Most of you probably know that on January 26 of this year God gave me the incredible opportunity to donate my left kidney to a woman from my congregation. It’s almost impossible to put into words how powerful an experience this has been for me. But I had also taken for granted how physically and mentally challenging it was, too. From the time I began the tests and evaluations to become a donor until a week after surgery, I lost about 70 lbs. The weight loss combined with the rigors of major surgery, the loss of an organ, and recovery, put my body through taxing, heavy changes.

All of that physical trauma infused into the demanding life of pastoral ministry that requires nothing less than my absolute best, even when I’m fully healthy, created the perfect storm for a personal melt down.
Well, the perfect storm found me. It took the shape of a clinical depression. I have suffered depression only once before during a time in which my personal circumstances were far worse than now. This depression, however, made that one seem like a skip through Candy Land. I went through some very dark weeks. And I’m not yet at a place where I would have the heart to elaborate on them now.

I am just so thankful to have been continually surrounded by such a patiently loving wife, family, and church family who have been more than able to nurse me through the worst of it. They did not give up on me, even when I had gotten to the point of wanting to give up on myself. Through their encouragement, I took the necessary steps of getting diagnosed and receiving medication which I’m still taking today. About two months ago I started getting some therapy, too.

Working through depression has reminded me again how inept we are at understanding and relating to people who struggle with any kind of mental condition, whether it be dementia, ADHD, bipolar disorder, or depression. They are medical conditions that are diagnosed and treated just like any other part of the body. And yet, the rampantly running misunderstandings and ill-formed attitudes people hold about conditions and illnesses of the mind are mind-boggling (no pun intended) given the age of information in which we live and the number of people who struggle with conditions like depression, dementia, and ADHD.

By its very nature depression is isolating enough, let alone the additional barriers of isolation created by fear, shame, and ignorance. But it is what it is. Thankfully, I have had an understanding web of people to support and hold me accountable.

At the same time, I have found depression to be a gift. Far from a being a demon to cast out so that I can “get back to normal”, depression can lead to healing, growth, and clarity through the hurts and difficulties that might have been lingering just below the surface far down enough that I could conveniently ignore them. Depression strips away this veneer. It completely exposes those old open wounds. With its awful, deafening silence in the rawest parts of my soul, depression insists I do the hard work of healing, discernment, growth, and change. That takes time. It also requires firm intention. But I’m getting there, one day at a time with the help of this shadowy gift.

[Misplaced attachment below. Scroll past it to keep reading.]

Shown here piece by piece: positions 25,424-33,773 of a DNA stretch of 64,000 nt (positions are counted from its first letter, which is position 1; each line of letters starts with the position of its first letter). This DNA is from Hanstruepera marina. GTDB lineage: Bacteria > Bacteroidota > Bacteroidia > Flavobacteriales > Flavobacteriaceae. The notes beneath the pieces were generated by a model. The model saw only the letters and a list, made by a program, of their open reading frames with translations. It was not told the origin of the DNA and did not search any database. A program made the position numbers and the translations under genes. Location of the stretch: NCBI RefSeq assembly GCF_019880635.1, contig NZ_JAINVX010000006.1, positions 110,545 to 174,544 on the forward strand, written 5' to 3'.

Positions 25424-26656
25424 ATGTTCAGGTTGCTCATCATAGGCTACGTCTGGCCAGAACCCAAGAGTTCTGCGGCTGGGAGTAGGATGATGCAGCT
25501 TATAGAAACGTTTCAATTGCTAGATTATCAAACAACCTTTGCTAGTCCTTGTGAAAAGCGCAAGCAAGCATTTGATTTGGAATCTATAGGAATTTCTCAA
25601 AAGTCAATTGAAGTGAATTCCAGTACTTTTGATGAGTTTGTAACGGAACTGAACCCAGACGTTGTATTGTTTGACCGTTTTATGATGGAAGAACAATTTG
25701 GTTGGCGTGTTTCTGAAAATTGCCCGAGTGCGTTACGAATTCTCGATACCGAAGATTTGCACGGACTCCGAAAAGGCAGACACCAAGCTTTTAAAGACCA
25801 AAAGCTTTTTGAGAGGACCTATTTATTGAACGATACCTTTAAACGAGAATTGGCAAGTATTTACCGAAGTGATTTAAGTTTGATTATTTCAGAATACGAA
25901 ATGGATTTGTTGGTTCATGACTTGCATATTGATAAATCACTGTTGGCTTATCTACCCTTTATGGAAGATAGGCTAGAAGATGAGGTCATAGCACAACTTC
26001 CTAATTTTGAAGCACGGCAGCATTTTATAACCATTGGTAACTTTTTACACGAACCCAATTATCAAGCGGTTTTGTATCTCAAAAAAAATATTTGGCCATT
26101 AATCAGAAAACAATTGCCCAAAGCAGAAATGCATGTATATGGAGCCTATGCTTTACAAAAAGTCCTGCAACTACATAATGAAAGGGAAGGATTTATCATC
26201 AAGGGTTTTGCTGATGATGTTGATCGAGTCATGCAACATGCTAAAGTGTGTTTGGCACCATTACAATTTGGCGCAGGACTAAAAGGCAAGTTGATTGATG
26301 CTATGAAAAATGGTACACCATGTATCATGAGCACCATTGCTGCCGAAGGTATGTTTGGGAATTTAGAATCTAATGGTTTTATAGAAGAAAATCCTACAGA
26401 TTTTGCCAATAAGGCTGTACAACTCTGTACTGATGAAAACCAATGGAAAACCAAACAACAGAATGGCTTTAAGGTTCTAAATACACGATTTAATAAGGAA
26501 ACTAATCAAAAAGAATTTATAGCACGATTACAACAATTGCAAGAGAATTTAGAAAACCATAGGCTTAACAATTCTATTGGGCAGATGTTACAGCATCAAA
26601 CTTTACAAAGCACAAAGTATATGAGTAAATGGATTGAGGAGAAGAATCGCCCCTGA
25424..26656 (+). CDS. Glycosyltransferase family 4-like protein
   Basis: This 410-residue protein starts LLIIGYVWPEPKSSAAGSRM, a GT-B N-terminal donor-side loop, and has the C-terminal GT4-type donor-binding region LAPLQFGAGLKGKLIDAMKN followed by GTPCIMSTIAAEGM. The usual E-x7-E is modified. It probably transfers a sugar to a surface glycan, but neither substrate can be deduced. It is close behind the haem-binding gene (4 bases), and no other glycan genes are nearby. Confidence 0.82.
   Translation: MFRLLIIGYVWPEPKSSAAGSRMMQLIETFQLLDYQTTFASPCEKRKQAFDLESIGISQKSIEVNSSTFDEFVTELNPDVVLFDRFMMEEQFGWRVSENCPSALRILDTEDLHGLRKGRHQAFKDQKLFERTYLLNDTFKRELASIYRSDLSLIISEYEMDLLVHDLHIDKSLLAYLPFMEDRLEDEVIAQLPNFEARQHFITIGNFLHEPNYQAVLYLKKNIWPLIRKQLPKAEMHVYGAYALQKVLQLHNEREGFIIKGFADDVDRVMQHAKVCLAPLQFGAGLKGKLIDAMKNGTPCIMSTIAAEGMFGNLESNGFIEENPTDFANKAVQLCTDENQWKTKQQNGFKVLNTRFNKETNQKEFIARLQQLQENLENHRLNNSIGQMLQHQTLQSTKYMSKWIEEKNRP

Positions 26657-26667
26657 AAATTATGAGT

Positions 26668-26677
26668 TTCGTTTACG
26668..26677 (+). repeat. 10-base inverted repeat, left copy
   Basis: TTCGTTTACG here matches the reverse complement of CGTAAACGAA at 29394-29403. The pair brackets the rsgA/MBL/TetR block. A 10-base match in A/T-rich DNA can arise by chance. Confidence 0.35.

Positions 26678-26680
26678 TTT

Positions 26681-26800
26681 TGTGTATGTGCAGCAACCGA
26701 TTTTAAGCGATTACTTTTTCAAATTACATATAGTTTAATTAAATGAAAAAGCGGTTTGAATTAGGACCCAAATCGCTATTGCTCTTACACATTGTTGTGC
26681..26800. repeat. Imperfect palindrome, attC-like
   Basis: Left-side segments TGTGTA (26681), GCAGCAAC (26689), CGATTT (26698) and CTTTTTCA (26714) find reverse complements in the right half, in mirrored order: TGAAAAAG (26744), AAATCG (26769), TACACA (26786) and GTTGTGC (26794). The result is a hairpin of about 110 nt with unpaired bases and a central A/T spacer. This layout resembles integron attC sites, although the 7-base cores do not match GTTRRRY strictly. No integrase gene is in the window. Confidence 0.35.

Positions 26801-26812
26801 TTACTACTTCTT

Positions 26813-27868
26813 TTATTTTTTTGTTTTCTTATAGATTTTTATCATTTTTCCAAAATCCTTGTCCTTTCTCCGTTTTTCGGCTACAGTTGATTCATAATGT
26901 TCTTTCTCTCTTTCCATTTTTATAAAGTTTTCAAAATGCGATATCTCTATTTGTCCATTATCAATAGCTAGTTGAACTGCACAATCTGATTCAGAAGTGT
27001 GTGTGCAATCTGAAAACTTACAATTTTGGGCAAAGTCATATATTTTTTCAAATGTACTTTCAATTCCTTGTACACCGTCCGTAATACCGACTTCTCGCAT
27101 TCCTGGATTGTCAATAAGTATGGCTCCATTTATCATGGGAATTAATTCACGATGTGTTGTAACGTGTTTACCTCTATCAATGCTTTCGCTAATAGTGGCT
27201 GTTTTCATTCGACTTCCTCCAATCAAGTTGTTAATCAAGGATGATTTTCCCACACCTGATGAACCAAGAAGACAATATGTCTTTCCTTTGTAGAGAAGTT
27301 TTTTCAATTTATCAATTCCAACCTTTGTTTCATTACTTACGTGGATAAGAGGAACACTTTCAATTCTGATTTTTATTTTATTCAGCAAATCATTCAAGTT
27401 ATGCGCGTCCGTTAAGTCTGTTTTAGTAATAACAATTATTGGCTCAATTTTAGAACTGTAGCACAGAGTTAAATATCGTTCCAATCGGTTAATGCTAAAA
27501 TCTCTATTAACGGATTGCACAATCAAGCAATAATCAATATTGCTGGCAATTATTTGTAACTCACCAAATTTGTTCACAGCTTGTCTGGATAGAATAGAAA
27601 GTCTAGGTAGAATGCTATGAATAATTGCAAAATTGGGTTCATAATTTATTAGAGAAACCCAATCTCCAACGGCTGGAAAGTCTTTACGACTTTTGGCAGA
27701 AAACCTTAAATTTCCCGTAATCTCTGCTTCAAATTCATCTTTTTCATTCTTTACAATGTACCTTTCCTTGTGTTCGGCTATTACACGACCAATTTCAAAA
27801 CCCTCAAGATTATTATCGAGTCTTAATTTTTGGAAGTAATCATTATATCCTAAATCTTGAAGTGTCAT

Renewed Focus
As gratifying and agonizing as this summer has been, there are still some budding seeds of hope. I can’t think of too many other things as hopeful as a renewed sense of focus and purpose. Somewhere in the thick of this year’s happenings and in the time leading up to it, I began to lose my focus, my purpose and indeed myself. In order to keep the masses happy and my home at peace, I had fallen headlong into the trap of giving so much away to satisfy the needs and demands of others that my life became enslaved to the tyranny of the phone, the clock, and the constant barrage of “I need you to do _____.”
The phone will always ring. The clock will keep ticking. I’ll always be needed, but now I’m beginning to rediscover a truth I have known but forgotten. That is, God has given me unique gifts, strengths, abilities, and talents, and it is time for me to intentionally operate solely out of these things. That will be my gift to the world around me.

There will always be things I can’t do or don’t do well. There will always be things that despite my best efforts will drive my wife and kids crazy. But I don’t have to be nearly as burdened by all this when I’m living from the fountain of my personal strengths and gifts, realistically aware of my liabilities, yes, but not worrying about that so much. As for growth, why not grow where I’m already strong instead of trying to grow where I know I’m weak only to find myself frustrated time and time again?

Part of the renewed focus means writing, writing, and more writing, discovering and probing in ways that get myself and others to think and grow while laying new paths for more authentic, sincere spirituality through a vital connection with Jesus Christ. The blog will undoubtedly be a part of that and far less neglected than it has been of late.

In the meantime, I want you to know how much I appreciate our exchange of ideas and the ways you enhance my thinking and writing by your comments and conversation. Let’s keep at it together…

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Filed under Bodily Health, Grief and Healing, Music, Spiritual Growth and Practice